Building People-Centric Smart Cities for the Next Generation in China
By Jeff Lin, Edward Tse, Howard Lin and Melody Mao
The COVID-19 pandemic triggered an inflection point for China and the way it interacts with the world. Following a sharp contraction in the first three months of the tumultuous year, the Chinese economy is regaining momentum; its GDP grew 3.2% in the second quarter compared to last year. The pandemic also shifted demand patterns dramatically as consumers moved en masse from offline to online. Work productivity apps gained over 308 million new users nationwide and the online education sector experienced unprecedented growth, estimated to reach US$63.6 billion in 2020.
However, the pandemic has also triggered some societal problems that China’s development model, preoccupied with growth, has failed to address. Going forward, governmental institutions are focused on improving China’s entire public agenda, not just one or two vertical areas. Calling biosecurity a "cornerstone of national security", President Xi Jinping called together health experts for an overhaul of systems for disease prevention, emergency response, government accountability as well as healthcare research and education in a meeting on June 2nd.
The national push towards public health will highlight the role of the "the New Generation of Smart Cities," where governments and businesses shall leverage advanced technologies such as 5G, Internet of Things (IoT), big data, Artificial Intelligence (AI), and blockchain, to enable decision-making and enhance urban governance. Since the first batch of pilot projects in 2012, hundreds of cities across China have experimented with smart city pilot projects, but the extent to which these initiatives have helped contain the outbreak is subject to debate. For instance, in spite of being one of the earliest smart cities, Wuhan still has experienced tremendous difficulties since the lockdown in late January. Thus, the New Generation of Smart Cities will not only focus on specific vertical areas but many others, including public health, and will evolve to be people-centric rather than technology-centric, tackling public issues in a continuous and sustainable pattern.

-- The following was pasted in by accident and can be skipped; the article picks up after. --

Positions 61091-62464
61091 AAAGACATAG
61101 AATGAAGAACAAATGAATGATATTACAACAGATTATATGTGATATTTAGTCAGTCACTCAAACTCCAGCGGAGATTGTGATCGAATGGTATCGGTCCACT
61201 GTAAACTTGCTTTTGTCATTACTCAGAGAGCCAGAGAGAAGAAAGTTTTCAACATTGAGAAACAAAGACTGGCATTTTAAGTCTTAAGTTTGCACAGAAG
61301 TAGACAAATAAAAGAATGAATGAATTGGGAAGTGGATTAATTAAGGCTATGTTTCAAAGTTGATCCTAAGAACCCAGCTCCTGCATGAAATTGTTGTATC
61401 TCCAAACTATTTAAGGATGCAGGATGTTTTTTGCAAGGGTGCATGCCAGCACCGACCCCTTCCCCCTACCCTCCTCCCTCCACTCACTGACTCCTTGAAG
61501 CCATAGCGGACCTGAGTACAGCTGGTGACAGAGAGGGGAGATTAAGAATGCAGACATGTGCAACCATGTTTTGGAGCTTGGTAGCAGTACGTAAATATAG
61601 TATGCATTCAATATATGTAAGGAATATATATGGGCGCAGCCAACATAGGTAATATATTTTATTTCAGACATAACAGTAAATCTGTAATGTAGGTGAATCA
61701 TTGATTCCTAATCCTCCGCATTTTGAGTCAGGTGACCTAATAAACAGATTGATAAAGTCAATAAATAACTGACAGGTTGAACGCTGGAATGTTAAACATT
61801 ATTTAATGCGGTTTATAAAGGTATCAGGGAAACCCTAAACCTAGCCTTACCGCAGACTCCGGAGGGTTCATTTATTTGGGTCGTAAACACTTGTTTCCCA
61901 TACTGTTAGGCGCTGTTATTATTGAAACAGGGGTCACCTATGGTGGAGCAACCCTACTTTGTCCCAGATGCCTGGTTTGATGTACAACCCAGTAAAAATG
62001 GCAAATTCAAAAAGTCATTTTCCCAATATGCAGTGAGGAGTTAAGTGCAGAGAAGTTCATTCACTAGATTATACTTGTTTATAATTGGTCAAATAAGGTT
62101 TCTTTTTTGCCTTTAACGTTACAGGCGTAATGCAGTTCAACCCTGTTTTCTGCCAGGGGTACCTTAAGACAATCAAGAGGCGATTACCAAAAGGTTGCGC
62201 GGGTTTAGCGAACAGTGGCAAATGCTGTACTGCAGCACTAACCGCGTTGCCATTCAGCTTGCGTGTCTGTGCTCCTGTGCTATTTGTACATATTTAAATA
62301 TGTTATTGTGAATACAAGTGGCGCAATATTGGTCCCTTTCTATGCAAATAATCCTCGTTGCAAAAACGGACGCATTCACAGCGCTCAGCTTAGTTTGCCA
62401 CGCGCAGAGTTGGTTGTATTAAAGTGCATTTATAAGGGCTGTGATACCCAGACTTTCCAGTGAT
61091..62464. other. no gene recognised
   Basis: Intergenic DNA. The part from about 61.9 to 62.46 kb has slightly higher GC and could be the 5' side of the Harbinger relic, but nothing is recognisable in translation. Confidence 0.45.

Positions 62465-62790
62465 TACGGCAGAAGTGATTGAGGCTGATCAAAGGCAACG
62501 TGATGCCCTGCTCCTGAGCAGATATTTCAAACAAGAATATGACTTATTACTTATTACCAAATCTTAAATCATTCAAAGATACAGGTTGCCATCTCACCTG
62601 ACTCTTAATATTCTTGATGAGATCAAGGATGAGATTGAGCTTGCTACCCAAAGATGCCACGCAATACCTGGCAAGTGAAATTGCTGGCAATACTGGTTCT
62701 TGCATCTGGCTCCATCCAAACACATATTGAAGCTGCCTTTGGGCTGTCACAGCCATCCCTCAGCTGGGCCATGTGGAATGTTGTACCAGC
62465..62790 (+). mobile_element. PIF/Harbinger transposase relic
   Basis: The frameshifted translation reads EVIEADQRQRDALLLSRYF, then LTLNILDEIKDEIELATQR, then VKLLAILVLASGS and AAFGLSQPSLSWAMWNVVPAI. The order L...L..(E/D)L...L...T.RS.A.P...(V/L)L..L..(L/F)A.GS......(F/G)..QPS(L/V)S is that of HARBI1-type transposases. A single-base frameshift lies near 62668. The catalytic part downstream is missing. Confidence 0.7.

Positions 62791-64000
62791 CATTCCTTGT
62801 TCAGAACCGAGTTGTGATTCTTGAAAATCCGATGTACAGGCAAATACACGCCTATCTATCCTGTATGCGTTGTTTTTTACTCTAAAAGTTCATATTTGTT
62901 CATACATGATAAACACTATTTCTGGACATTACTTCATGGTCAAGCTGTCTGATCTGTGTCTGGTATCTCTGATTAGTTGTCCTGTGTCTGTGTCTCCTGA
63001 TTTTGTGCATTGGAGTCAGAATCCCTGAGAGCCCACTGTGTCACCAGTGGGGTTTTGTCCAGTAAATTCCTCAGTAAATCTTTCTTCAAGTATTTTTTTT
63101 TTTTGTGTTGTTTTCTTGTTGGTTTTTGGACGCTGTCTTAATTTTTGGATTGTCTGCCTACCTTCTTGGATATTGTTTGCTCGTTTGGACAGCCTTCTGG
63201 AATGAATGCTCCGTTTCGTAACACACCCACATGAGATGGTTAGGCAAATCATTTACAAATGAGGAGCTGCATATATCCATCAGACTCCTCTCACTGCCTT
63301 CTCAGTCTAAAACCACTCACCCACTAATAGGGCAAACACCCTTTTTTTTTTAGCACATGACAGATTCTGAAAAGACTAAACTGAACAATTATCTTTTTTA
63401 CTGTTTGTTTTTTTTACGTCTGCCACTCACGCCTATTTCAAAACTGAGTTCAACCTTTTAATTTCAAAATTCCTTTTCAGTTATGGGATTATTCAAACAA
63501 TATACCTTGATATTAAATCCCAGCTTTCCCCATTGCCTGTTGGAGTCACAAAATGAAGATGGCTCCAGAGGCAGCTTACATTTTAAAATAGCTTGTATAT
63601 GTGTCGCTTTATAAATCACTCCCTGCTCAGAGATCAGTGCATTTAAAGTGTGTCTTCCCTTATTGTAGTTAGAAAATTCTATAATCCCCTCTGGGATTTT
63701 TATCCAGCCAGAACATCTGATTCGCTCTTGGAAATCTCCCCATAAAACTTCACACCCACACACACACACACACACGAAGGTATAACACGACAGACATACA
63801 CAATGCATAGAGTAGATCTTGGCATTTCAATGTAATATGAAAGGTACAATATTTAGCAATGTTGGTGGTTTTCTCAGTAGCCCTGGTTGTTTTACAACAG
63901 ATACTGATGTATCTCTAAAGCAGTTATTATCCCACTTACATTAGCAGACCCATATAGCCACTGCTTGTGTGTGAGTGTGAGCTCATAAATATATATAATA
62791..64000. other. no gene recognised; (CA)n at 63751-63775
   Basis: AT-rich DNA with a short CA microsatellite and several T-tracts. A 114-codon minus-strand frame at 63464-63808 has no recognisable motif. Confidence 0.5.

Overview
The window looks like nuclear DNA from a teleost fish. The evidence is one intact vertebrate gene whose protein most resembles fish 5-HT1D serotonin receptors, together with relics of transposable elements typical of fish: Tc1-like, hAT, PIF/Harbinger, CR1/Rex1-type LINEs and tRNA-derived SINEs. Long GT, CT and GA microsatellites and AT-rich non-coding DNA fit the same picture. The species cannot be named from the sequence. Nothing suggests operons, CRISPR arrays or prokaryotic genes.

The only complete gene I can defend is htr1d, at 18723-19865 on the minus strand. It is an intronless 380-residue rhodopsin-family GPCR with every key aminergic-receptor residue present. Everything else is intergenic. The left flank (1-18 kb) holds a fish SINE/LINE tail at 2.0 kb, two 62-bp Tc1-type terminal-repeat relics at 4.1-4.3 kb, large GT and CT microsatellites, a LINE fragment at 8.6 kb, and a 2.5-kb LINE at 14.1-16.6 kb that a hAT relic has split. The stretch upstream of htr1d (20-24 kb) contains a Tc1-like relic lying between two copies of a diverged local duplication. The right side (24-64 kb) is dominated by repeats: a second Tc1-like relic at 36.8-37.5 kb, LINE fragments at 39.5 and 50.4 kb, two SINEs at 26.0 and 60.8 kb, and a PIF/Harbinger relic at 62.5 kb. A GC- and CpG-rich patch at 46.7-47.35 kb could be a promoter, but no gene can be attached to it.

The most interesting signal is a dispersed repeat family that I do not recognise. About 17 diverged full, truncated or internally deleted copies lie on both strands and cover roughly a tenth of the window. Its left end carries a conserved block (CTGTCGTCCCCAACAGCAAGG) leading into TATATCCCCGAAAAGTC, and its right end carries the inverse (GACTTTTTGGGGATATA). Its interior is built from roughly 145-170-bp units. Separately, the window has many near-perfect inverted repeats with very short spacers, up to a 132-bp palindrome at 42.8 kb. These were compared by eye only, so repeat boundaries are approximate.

Evolution of China’s Smart Cities
We need to examine where China’s smart cities stand currently. Thus far, China has gone through several stages. From 2010 to 2013, governments and businesses began to conceptualize smart cities, which featured industrial applications of key digital technologies including wireless communication, GPS and fiber broadband. During this period, software system integrators from abroad dominated, such as IBM and Oracle.
The years between 2013 and 2016 saw mass deployment of ICT (Information and Communications Technology), consisting primarily of 2G/3G/4G, RFID (Radio Frequency Identification) and cloud computing. Equipment suppliers and integrators flourished, and public-private partnerships (PPPs) began to surface throughout the country. Local governments and businesses, both state- and privately-owned as well as foreign, collaborated to deliver smart city projects.
In the years that followed, the New Generation of Smart Cities have been driven mostly by advanced technologies, including 5G, AI, cloud computing, big data and blockchain. Cooperation between the public and private sectors intensified with government-led, market-oriented PPPs; internet companies, along with telecom providers and integrators, formed a new business ecosystem.
Bridging the Gap to People-Centric Smart Cities
How should the next generation of smart cities look like? In short, they should be "people-centric", serving to improve lives of residents. We expect the transition to take place under what the government calls the "New Infrastructure," which consists of three dimensions: information-based infrastructure such as 5G and IoT; converged infrastructure such as smart transportation and smart energy; and innovative infrastructure that enables research and development. Under the framework of the New Infrastructure, commercialization of these advanced technologies is set to significantly scale up, with the authorities prompting further PPPs in areas of public health and safety. Players from across the ecosystem shall join the game.